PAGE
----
Arthur Waldron, Ph.D
Vice President, International Assessment and Strategy Center
Dr. Waldron oversees IASC's Asia and Strategy Programs. He trained as an Asian specialist at Harvard (A.B. 1971, Ph.D. 1981) is the Lauder Professor of International Relations at the University of Pennsylvania where he also heads the Indo-US Forum and is member of the Institute for Strategic Threat Analysis and Response.
Previously he served as Professor of Strategy and Policy at the U.S. Naval War College in Newport, Rhode Island, and taught at Brown and Princeton Universities. A former Director of Asian Studies for the American Enterprise Institute, Dr. Waldron is a member of the Council on Foreign Relations, serves on the boards of Freedom House and the Jamestown Foundation, is a regular consultant to the Department of Defense, the Office of the Director of National Intelligence and to intelligence agencies, and often testifies before Congress.
Dr. Waldron was a member of the commission led by General John Tilelli that reviewed the CIA’s China operations, and also served as a founding member of the Congressionally-mandated US-China Security Review Commission. He also has Russian language skills and area expertise and has served on Track Two delegations to Russia and China.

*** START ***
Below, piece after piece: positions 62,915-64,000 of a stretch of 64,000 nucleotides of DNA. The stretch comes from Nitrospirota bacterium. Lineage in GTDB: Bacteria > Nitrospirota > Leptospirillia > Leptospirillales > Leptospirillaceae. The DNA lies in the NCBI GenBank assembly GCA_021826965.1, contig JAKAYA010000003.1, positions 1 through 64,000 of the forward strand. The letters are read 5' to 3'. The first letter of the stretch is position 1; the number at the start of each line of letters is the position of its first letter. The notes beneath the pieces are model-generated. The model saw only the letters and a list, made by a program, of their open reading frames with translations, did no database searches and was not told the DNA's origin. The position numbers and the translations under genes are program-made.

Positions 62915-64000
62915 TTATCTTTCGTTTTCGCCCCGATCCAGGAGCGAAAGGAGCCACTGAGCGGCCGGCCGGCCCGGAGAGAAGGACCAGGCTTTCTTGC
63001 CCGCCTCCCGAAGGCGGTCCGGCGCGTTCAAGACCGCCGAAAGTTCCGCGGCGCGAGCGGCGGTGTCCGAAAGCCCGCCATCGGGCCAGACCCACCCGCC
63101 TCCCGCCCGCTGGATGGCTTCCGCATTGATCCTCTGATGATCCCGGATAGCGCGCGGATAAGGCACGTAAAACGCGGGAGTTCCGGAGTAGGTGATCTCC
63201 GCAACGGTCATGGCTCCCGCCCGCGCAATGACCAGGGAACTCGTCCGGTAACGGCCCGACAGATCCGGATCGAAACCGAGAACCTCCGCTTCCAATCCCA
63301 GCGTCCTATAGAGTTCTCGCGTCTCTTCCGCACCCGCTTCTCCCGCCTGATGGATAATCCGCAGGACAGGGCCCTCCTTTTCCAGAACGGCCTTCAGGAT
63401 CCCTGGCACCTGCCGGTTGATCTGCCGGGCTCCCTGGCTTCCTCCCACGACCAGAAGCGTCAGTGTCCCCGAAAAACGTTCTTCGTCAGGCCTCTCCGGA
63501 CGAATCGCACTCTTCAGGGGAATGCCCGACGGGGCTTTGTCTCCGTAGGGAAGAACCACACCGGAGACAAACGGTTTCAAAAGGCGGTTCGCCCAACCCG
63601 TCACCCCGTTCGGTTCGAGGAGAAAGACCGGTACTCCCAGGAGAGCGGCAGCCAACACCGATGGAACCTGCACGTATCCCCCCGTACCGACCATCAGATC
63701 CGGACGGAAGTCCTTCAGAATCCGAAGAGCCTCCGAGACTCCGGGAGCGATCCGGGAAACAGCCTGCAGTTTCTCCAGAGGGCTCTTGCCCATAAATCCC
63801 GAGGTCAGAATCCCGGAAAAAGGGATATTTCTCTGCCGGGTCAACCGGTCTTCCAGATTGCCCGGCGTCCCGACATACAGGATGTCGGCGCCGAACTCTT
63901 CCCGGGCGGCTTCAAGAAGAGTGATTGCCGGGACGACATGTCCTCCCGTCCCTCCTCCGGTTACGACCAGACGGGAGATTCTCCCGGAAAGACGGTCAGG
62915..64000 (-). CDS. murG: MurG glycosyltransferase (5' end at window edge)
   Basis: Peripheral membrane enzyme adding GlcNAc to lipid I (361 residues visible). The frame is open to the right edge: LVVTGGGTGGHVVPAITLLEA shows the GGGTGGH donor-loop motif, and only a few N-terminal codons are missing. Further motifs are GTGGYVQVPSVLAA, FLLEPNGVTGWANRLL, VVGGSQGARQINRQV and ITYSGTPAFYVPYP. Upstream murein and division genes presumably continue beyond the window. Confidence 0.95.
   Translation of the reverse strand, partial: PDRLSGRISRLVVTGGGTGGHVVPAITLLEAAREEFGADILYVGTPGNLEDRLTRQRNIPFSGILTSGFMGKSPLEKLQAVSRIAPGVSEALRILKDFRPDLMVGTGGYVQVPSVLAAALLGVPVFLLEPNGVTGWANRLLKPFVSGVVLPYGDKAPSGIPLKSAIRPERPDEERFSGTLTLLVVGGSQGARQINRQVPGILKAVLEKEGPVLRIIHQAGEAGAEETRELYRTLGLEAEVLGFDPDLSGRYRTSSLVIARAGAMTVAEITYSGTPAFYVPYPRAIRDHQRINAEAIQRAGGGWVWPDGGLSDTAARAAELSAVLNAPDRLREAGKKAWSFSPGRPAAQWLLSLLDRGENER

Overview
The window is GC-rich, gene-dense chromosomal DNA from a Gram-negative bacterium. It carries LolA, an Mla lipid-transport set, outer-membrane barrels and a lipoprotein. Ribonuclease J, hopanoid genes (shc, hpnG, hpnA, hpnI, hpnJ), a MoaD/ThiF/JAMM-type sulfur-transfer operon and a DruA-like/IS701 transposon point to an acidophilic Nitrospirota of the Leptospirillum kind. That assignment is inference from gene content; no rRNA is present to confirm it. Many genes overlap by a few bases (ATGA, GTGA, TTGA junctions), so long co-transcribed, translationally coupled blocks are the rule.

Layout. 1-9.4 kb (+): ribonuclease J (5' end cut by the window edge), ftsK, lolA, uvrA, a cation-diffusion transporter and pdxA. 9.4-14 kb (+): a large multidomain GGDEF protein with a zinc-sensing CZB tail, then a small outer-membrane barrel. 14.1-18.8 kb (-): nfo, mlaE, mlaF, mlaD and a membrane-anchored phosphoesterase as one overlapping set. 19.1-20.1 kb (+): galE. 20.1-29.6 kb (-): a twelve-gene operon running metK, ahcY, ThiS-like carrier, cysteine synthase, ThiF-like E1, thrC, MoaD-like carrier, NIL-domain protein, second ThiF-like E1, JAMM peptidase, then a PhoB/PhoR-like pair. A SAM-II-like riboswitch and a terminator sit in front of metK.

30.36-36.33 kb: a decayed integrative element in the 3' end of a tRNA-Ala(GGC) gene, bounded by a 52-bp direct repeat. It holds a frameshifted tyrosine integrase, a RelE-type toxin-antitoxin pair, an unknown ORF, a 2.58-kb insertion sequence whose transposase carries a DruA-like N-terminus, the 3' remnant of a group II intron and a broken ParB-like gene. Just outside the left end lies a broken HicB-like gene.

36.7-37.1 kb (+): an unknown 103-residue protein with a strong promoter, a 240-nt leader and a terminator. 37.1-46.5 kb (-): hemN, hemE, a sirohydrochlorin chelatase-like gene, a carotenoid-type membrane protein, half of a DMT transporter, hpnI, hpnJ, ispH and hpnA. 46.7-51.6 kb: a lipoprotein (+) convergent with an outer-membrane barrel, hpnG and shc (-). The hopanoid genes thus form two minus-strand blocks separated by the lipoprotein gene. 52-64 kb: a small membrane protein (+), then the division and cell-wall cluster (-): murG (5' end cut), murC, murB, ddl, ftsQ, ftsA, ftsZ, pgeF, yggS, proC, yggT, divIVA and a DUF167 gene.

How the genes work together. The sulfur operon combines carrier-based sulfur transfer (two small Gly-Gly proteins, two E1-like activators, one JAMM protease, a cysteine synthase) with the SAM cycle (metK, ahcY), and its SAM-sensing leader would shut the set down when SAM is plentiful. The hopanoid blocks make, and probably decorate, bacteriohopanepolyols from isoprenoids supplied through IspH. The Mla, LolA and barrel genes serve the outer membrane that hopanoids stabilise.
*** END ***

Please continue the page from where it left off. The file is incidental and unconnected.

Dr. Waldron is an Associate at the Fairbank Center for East Asian Research and the Olin Institute for Strategic Studies, both at Harvard University. His books include The Great Wall of China: from History to Myth (1992); How the Peace Was Lost: The 1935 Memorandum “Developments Affecting American Policy in the Far East” (1992); From War to Nationalism: China’s Turning Point 1924-1925 (1995). He has edited and contributed to several volumes, including The Modernization of Inner Asia (1991), The People in Arms: Military Myth and National Mobilization since the French Revolution (2003); The Chinese for the Blackwell series “The People of Asia,” and Mao’s Road to Power: Evolutionary Writings, 1912-1949, both forthcoming.
|Pondering Jiang's career|
|China's Power Struggle|
|“Overheated” China? Keep the Champagne in the Fridge|
|Asian Security & Democracy Project|